Pankreaserkrankungen und Therapie

Pankreaserkrankungen und Therapie
Offener Zugang

ISSN: 2165-7092


Indigenous Trypsin: An Underpinning Approach in Clinical Medicine

Charu Batav*, Ragini Gothalwal

Background: Single cell suspension culture is the prime requirement for cell culture studies as that in clinical medicine. For disaggregating cells, use of enzyme: trypsin has been the first choice by researchers. Commercially, trypsin is obtained from bovine source which adds to the cost of the experiment. Present investigation highlights on utilization of fish waste derived trypsin as a cell dissociating agent anticipated to reduce environmental footprint.

Methods: The current study thus aimed at studying the efficacy of fish waste derived trypsin over commercial counterpart as a cell-dissociating agent. The enzyme isolated from Catla catla visceral waste was purified by Gel filtration chromatography, and characterized by peptide analysis BLAST analysis. The efficacy in terms of cell viability was checked over cancerous cell lines procured from NCCS, Pune, India.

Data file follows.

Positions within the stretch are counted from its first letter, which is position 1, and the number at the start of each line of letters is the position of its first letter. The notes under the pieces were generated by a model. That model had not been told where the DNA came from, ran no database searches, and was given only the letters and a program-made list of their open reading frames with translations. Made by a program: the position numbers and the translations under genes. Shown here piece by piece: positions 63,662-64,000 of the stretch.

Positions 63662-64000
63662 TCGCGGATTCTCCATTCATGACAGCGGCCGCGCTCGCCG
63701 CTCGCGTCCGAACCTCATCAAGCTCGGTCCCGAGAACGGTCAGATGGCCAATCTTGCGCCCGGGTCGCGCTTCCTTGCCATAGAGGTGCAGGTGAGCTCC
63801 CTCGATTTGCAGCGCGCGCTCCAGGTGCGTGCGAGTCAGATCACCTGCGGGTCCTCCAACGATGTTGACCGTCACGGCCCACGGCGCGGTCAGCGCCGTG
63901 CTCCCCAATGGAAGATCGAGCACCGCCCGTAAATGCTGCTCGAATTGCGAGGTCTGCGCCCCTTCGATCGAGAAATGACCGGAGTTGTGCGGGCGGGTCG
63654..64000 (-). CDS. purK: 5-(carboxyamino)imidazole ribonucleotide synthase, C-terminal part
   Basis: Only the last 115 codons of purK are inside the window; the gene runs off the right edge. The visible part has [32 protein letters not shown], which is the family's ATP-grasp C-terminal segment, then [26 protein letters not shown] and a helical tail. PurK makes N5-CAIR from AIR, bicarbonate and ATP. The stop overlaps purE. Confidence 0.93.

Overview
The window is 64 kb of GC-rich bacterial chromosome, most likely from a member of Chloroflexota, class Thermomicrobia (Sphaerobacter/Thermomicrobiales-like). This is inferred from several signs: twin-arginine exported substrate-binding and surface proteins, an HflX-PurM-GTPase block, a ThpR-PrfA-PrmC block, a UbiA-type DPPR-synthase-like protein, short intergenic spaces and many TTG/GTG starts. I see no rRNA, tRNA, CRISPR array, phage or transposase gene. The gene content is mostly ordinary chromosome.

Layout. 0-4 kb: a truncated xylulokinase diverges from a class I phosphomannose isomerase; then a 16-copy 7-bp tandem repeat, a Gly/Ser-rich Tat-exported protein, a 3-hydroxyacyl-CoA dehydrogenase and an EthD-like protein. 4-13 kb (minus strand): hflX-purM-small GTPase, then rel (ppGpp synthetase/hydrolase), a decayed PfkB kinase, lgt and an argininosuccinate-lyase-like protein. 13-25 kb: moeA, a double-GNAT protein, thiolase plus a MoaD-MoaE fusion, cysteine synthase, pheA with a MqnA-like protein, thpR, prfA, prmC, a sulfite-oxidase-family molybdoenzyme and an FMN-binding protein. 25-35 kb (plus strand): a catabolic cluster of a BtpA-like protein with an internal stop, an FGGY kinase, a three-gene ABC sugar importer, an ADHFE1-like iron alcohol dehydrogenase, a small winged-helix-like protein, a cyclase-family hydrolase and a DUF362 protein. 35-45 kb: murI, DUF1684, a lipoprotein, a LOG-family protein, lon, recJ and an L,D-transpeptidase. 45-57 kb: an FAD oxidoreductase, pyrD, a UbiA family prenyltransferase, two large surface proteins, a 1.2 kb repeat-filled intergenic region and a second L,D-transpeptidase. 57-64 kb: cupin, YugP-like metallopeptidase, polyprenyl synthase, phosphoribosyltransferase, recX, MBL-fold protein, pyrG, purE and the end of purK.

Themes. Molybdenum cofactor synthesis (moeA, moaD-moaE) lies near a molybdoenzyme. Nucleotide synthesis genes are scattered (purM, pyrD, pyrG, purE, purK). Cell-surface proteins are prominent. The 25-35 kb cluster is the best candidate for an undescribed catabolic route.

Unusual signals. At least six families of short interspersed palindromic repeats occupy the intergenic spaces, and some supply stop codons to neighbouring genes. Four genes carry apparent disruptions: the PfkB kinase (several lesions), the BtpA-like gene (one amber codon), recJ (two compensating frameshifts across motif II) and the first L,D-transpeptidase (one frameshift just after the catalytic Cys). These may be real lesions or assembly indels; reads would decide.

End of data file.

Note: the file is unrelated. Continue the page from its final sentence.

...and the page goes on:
Results: The crude enzyme extract isolated from Catla catla visceral waste exhibited 145.22 protein content which was enhanced to 152.93 after purification. Upon performing BLAST analysis of the peptides, the enzyme was found to be trypsin. The enzyme (0.1% and 1% concentration) retained 90% cell viability at 10 sec when compared with bovine source.

Conclusion: The fish visceral waste was considered as a novel source of trypsin enzyme which demonstrated an endurable cell dissociating ability.